For many years, the prevailing views for the organization and function of the taste system at the periphery centered around the concept of taste coding via broadly tuned taste receptor cells (38
). Hence, individual taste receptor cells were proposed to express receptors for various taste qualities and thus respond to multiple taste stimuli. Now, however, we know that each of the five basic tastes is mediated by its own class of taste receptor cells, each tuned to a single taste quality (i.e. sweet-cells, bitter-cells, etc), thus defining a “one-cell one-taste” coding logic (9
). Notably, existing models of taste coding in insula included proposals of broadly tuned neurons across taste qualities [with no spatial segregation (15
)], as well as others suggesting a certain degree of topographic organization, but with no region dedicated to the processing of only one taste quality (20
). While we cannot rule out the existence of sparse numbers of broadly tuned cells (24
) distributed throughout the taste cortex (i.e. non-clustered), our results demonstrate that the individual basic tastes are represented in the insula by finely tuned cells organized in a precise and spatially ordered gustotopic map, where each taste quality is encoded in its own (segregated) stereotypical cortical field.
The organization of the primary taste cortex appears, at first glance, reminiscent of the somatosensory, auditory, and visual system, which exhibit spatially organized somatotopic, tonotopic and retinotopic cortical maps (17
). However, unlike these three sensory modalities where their cortical maps reflect smooth transitions across features of sensory space, this is not the case in the taste system. Furthermore, in the somatosensory, auditory and visual systems the peripheral receptors display exacting spatial order, while in taste, a distributed ensemble of peripheral receptor cells in the tongue, without any spatial organization (but with defined identities), nonetheless converge into a fixed cortical map where neurons with similar response profiles are clustered. Why should taste be represented in a spatial map? We speculate this organization has an ancient evolutionary, possibly developmental rather than a strictly functional origin. Indeed, the perceptual space to be represented by the taste system is limited to just a handful of qualities, thus having each basic taste represented in individually segregated fields provides a simple and elegant architectural solution to pattern, wire, and interconnect the ensembles of neurons representing each taste quality.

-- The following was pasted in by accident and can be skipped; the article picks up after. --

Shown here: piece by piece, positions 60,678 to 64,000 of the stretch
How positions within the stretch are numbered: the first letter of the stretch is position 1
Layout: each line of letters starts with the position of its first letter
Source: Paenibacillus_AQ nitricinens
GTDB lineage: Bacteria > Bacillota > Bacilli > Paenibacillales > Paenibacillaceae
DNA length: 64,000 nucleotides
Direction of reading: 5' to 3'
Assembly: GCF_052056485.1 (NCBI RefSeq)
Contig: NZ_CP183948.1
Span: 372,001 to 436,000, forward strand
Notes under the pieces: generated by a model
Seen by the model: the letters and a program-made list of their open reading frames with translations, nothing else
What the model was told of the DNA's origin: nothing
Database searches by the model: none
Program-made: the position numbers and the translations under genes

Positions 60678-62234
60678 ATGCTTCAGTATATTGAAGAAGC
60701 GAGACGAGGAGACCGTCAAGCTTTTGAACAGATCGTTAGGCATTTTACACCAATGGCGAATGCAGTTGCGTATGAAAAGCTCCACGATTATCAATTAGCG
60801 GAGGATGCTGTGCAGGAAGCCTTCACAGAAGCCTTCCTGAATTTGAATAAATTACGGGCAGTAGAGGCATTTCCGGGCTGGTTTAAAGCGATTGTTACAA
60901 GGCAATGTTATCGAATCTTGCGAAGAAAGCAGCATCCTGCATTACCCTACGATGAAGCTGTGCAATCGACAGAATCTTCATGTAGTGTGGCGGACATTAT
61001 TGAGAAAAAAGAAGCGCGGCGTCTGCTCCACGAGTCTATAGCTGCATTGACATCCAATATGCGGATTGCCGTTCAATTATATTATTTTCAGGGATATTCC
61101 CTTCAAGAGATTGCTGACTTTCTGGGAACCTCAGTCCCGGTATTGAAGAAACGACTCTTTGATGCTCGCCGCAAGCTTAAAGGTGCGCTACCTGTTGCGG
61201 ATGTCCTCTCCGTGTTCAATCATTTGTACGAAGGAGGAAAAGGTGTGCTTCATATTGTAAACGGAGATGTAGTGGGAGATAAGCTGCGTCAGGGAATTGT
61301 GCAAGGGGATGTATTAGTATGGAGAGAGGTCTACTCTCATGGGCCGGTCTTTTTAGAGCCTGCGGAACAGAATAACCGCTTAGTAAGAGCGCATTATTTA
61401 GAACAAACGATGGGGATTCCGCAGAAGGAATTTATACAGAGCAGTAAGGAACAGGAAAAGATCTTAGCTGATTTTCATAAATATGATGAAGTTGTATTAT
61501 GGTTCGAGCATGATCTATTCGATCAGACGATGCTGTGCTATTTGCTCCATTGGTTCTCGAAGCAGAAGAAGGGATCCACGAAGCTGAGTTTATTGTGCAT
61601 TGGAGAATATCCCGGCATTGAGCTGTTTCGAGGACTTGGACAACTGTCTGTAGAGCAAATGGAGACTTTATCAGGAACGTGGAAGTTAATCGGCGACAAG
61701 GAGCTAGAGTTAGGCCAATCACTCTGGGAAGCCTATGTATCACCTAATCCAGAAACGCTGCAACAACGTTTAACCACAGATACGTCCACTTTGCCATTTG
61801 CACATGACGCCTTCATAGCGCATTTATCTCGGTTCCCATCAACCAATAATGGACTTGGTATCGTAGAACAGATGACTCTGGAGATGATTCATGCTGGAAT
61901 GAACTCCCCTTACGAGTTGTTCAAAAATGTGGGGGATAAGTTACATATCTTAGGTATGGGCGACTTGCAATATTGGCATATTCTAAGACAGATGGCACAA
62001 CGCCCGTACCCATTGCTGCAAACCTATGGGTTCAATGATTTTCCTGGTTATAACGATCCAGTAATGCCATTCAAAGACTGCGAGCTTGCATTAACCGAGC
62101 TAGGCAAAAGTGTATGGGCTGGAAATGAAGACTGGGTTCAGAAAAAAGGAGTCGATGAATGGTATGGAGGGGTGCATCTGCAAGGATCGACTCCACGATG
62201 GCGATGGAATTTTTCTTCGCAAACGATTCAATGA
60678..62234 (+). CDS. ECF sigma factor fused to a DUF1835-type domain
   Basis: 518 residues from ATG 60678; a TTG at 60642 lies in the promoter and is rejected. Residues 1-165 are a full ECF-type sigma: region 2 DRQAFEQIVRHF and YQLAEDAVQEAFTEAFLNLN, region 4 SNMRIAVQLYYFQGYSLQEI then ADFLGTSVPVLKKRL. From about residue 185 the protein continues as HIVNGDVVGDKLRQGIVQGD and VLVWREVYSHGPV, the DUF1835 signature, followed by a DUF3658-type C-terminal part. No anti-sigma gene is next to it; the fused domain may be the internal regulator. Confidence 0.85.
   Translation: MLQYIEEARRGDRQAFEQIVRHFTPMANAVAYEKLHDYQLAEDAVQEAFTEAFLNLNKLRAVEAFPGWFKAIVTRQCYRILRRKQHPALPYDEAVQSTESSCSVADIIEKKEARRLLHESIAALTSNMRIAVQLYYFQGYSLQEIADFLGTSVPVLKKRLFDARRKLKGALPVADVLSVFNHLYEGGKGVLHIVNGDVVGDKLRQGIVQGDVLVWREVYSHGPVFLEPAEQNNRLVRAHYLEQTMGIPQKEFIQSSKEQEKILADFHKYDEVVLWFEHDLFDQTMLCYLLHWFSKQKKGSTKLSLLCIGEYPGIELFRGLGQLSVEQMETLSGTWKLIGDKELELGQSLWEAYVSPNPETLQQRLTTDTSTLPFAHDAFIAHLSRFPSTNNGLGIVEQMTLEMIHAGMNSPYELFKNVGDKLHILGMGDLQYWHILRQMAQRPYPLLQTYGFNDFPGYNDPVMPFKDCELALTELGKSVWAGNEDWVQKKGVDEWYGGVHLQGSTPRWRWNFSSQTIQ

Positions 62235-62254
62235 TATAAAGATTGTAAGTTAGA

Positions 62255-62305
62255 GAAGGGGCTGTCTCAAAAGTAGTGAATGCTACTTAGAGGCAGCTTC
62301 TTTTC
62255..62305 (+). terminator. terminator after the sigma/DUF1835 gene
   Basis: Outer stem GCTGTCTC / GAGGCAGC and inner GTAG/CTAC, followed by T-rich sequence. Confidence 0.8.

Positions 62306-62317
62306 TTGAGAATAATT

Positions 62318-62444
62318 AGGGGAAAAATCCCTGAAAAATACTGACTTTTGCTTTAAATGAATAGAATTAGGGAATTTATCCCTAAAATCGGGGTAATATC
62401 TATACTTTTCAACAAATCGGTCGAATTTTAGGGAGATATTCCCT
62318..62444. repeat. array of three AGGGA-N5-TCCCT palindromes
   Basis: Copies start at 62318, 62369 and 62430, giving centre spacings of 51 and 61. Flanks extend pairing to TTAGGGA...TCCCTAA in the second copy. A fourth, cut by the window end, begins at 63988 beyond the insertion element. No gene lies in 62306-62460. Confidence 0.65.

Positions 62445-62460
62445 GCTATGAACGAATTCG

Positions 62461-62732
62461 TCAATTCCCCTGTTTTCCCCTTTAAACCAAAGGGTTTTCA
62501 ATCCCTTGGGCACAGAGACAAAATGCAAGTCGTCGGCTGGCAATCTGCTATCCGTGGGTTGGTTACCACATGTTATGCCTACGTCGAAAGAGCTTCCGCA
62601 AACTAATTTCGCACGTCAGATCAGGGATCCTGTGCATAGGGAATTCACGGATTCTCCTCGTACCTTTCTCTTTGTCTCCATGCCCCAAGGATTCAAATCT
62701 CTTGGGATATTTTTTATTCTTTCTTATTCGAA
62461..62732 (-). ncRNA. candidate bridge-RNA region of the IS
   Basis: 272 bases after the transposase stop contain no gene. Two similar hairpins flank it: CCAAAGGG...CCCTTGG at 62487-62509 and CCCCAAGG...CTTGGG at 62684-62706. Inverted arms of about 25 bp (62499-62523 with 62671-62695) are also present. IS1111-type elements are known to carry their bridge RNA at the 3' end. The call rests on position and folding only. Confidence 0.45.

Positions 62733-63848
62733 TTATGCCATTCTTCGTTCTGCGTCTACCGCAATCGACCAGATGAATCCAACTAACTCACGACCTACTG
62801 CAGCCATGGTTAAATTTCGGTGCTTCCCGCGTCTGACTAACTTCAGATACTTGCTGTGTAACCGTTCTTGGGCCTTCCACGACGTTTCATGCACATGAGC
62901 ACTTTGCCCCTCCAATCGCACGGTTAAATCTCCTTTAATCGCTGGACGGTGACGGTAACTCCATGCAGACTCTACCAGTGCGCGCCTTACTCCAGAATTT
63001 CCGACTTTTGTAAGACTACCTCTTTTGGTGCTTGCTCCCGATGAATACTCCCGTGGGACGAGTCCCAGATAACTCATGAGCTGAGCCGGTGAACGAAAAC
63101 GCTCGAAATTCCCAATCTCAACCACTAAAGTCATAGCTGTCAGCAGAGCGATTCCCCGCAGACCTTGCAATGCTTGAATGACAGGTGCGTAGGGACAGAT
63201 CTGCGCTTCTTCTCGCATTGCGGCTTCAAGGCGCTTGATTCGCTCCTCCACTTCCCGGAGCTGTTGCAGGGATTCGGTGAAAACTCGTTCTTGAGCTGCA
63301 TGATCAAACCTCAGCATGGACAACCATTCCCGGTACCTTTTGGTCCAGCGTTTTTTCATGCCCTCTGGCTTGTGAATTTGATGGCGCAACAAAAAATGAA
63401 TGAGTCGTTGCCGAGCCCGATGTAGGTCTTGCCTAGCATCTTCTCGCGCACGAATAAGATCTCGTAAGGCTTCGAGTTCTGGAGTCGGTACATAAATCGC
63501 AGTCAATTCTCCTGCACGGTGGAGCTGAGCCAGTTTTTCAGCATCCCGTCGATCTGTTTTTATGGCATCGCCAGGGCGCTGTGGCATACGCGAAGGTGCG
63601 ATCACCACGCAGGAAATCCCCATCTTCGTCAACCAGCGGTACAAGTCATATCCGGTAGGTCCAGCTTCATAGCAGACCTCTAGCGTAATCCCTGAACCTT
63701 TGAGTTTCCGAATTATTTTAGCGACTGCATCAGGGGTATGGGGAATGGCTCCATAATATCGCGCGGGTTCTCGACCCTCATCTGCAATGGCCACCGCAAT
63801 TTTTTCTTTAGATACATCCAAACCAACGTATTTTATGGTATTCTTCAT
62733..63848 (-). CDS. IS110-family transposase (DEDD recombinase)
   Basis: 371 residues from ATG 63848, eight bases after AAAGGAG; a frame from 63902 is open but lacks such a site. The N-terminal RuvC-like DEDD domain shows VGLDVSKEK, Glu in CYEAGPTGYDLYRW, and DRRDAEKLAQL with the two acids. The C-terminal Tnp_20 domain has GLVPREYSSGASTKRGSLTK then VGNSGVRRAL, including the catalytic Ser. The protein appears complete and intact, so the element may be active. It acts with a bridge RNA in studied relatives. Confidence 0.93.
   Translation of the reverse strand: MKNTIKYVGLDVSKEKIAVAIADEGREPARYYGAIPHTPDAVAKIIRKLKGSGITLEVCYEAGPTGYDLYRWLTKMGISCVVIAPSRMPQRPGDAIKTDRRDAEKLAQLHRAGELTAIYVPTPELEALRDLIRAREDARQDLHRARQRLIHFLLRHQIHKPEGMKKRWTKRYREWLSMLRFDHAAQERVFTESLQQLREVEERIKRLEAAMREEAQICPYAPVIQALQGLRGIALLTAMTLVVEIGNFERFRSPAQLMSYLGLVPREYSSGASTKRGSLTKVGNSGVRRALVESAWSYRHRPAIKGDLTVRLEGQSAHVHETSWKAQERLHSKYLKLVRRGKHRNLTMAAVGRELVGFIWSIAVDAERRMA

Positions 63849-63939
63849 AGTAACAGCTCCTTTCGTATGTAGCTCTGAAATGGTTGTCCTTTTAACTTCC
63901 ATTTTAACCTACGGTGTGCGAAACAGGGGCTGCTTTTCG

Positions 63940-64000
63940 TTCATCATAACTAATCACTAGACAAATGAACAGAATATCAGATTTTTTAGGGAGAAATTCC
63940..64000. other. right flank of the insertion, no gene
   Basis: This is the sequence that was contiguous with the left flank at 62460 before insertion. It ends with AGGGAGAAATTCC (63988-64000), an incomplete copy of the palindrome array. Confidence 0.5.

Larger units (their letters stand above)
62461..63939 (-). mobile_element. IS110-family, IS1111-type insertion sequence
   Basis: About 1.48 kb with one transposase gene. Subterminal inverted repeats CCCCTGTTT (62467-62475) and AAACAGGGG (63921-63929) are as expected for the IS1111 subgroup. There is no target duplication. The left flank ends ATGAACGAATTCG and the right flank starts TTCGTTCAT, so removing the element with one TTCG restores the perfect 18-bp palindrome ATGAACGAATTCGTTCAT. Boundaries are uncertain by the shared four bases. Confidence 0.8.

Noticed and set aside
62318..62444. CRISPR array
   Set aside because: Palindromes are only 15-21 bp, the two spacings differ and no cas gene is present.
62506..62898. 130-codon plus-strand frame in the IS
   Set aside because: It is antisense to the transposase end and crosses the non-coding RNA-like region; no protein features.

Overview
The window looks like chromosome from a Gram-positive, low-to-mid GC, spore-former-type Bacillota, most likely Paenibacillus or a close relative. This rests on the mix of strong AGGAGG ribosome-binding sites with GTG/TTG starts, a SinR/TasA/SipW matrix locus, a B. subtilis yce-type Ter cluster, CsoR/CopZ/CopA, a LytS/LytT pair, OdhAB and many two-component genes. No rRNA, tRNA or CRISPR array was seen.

Our studies suggest that the cortical fields representing the individual basic tastes cover only a small fraction of the insula. What does the rest of the insula do? In our systematic exploration of insula we found that outside the hot spots, only small numbers of sparsely distributed neurons exhibited significant fluorescent changes during the window of tastant presentation, (Fig. S6; see also Fig. S4
). Importantly, the same results were observed in animals lacking taste receptor function (e.g. in knockouts of receptor proteins; see Fig. S6
), and irrespective of the quality of the taste stimulus (including to artificial saliva alone), implying these do not represent responses to the individual basic tastes. Hence, the inter hot-spot regions might be involved in other aspects of taste coding, like in the representation of taste mixes and thus help code the perception of “flavor” [e.g. responding to several rather than a single taste (24
)]. In addition, insular cortex responds to more than just taste, and it is often thought of as a site for multisensory integration (15
). Thus, these areas may participate in the integration of taste with the other senses.
The discovery of a gustotopic map in the mammalian cortex, together with the advent of sophisticated genetic and optical tools (43
) should now make it possible to experimentally manipulate taste cortex with exquisite finesse. In future studies, it will also be important to elucidate how taste intensity is encoded in the insular cortex, and to determine whether taste qualities with similar valence project to common targets. Likewise, tracing the connectivity of each of the basic taste qualities to higher brain stations will help decipher how these integrate with other modalities, and combine with the internal and emotional states to ultimately choreograph taste behaviors (44